Friday, 14 September 2012

Natural and Supernatural: A History of the Paranormal from the Earliest Times to 1914 by Brian Inglis, White Crow Books

We live in an era when combative atheist polemics by Richard Dawkins
('The God Delusion') and the late Christopher Hitchens ('The Portable
Atheist') finally managed to write what others of us long harboured
but only when safe amongst acquaintances had the nerve to express;
that there is no 'might' about it; there is no 'perhaps.'
Circumstantial evidence of a vision, ghostly appearance, or precognition,
based on hearsay or a holy book of unstated provenance, however
profuse in the former and strictly followed in the latter, does not and
cannot constitute proof as to the existence of 'a higher being.'
  Which begs the question; if evidence is no longer valid as a means to
justify a world view - any world view - then must we now consider
evidence in all other fields equally discredited as means of proof? -
sourceable evidence alone being no longer enough? If so, there are an
awfully large number of academic essays that'll require re-writing by
theorists who'll now need to reproduce, for the examiner, their own
experience in life. Think of it - criminologists becoming perpetrators;
students profiling the rise in neo-Nazism having to practice what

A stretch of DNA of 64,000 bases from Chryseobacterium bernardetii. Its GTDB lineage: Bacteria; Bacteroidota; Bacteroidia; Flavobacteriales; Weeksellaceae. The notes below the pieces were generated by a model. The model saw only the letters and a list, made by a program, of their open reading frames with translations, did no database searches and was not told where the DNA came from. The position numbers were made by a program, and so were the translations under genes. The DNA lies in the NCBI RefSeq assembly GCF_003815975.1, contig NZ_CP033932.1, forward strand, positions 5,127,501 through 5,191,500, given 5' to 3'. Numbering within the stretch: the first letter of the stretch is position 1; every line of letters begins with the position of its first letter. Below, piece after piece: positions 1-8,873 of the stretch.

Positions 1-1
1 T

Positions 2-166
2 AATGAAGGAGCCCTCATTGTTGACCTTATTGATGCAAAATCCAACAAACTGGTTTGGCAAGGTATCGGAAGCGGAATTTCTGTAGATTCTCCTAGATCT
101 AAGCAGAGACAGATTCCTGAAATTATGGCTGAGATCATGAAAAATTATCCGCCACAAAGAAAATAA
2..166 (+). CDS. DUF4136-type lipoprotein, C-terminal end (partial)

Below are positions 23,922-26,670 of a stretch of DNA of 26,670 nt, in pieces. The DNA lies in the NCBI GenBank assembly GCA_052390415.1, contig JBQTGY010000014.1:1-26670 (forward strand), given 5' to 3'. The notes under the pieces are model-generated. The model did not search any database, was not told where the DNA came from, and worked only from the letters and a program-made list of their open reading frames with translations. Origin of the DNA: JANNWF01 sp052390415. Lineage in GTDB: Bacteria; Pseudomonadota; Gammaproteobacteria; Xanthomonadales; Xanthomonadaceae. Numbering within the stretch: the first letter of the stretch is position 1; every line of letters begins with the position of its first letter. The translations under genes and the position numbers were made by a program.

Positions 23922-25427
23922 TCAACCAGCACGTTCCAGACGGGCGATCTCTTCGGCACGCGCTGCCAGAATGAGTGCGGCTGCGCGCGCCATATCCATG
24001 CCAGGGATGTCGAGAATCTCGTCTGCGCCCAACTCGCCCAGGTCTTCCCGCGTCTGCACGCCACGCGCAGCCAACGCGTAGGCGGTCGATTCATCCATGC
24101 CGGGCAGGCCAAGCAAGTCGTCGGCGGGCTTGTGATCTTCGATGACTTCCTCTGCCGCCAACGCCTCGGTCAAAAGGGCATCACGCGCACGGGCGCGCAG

they preach.
  Of course, this is exaggerating and a possibly too literal approach even
for Professor Dawkins. At least, we are not there yet which is what
makes this reissue from 1978 by the late broadcaster and journalist
Brian Inglis all the more timely.
  Split into ten sub-headings, 'Natural and Supernatural' chronologically
charts the growth of paranormal belief and practice, its many
manifestations around the globe, and, its wide and various conflicts
with the Church's prescriptive teachings. From shamanism in the Old
Testament to Establishment attempts at more committed psychical
research just before the First World War, it remains a consistent and
level-headed account of claimed experience countering assumed belief.
  More sadly consistent, (and the book's cumulative effect writ large
throughout), is the unending, two-thousand year-long refusal of the
Church to come to terms with that which it cannot accept - whatever
is manifested before it. Especially hypocritical considering the
mircales and visions claimed amid the Bible's pages.
Alchemy and witchcraft perhaps deserved short shrift. But seeing
what we've since observed of precognition, hypnotism and the
elusive but undeniable sixth sense, public open-mindedness on such
topics hasn't travelled very far.
  From the outset, Inglis highlights his case by taking the line how a
significant quantity of evidence that supports an account of a
paranormal event occurring should lend that account real credence.
But I wonder. I can hear - and have heard - Dawkins refute such
thinking with the' once-Man-believed-the-world-was-flat' argument.
But Inglis's position is one with an open mind, and he is equal to
demolishing, rather than excusing, other less plausible contemporary
  A new biographical Foreword by Inglis's son Neil states how the
raison d'etre for the book was to act as a "counterpunch against the
emerging sceptical backlash." Perhaps that should read as 're-
emerging' since the paranormal's lack of acceptance before and since
has meant it has never really gone away. This is as good a place to
start as any to discover why.